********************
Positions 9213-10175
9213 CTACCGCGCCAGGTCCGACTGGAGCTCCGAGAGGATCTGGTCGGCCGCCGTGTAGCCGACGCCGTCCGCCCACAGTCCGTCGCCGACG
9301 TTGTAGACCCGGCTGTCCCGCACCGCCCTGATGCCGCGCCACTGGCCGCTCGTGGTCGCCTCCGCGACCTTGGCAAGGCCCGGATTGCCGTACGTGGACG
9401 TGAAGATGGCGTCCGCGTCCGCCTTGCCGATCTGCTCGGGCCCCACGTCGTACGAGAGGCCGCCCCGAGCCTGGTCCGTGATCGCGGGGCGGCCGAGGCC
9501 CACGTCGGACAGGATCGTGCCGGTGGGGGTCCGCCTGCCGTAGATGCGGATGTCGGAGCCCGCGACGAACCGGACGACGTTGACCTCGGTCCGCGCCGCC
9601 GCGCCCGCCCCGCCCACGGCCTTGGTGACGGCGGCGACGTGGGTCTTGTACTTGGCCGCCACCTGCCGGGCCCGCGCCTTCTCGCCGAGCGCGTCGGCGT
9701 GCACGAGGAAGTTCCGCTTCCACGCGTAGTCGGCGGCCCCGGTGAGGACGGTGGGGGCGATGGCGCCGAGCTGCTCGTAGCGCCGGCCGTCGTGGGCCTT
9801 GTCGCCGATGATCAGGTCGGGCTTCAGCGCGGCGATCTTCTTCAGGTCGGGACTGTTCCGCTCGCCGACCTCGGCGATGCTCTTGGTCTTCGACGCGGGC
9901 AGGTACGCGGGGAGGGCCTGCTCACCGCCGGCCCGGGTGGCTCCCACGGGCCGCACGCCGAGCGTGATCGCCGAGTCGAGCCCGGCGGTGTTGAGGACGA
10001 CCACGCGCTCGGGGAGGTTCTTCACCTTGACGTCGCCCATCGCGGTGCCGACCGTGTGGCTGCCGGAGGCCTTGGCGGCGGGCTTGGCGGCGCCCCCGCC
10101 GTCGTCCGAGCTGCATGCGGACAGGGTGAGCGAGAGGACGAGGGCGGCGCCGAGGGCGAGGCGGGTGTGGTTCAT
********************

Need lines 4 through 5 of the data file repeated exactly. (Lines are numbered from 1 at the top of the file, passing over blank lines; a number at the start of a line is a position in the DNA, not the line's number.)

9401 TGAAGATGGCGTCCGCGTCCGCCTTGCCGATCTGCTCGGGCCCCACGTCGTACGAGAGGCCGCCCCGAGCCTGGTCCGTGATCGCGGGGCGGCCGAGGCC
9501 CACGTCGGACAGGATCGTGCCGGTGGGGGTCCGCCTGCCGTAGATGCGGATGTCGGAGCCCGCGACGAACCGGACGACGTTGACCTCGGTCCGCGCCGCC